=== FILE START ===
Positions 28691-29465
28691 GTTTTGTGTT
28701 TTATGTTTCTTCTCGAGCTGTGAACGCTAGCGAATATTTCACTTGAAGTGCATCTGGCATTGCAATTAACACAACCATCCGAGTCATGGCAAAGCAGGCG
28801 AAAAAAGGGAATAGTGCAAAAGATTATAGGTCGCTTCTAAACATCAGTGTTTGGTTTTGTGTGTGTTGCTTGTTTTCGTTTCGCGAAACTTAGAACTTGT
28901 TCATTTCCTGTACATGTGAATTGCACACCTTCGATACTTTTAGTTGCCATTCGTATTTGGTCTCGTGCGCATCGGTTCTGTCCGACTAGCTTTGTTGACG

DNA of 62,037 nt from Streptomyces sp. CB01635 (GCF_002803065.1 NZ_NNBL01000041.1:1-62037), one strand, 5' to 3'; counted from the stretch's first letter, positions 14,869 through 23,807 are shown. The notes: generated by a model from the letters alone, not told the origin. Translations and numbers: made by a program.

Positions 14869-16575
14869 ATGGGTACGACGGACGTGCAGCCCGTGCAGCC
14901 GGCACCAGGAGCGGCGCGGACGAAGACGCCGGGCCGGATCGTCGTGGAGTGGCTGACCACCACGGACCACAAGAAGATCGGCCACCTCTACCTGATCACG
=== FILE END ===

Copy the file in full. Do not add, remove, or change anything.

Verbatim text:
Positions 28691-29465
28691 GTTTTGTGTT
28701 TTATGTTTCTTCTCGAGCTGTGAACGCTAGCGAATATTTCACTTGAAGTGCATCTGGCATTGCAATTAACACAACCATCCGAGTCATGGCAAAGCAGGCG
28801 AAAAAAGGGAATAGTGCAAAAGATTATAGGTCGCTTCTAAACATCAGTGTTTGGTTTTGTGTGTGTTGCTTGTTTTCGTTTCGCGAAACTTAGAACTTGT
28901 TCATTTCCTGTACATGTGAATTGCACACCTTCGATACTTTTAGTTGCCATTCGTATTTGGTCTCGTGCGCATCGGTTCTGTCCGACTAGCTTTGTTGACG

DNA of 62,037 nt from Streptomyces sp. CB01635 (GCF_002803065.1 NZ_NNBL01000041.1:1-62037), one strand, 5' to 3'; counted from the stretch's first letter, positions 14,869 through 23,807 are shown. The notes: generated by a model from the letters alone, not told the origin. Translations and numbers: made by a program.

Positions 14869-16575
14869 ATGGGTACGACGGACGTGCAGCCCGTGCAGCC
14901 GGCACCAGGAGCGGCGCGGACGAAGACGCCGGGCCGGATCGTCGTGGAGTGGCTGACCACCACGGACCACAAGAAGATCGGCCACCTCTACCTGATCACG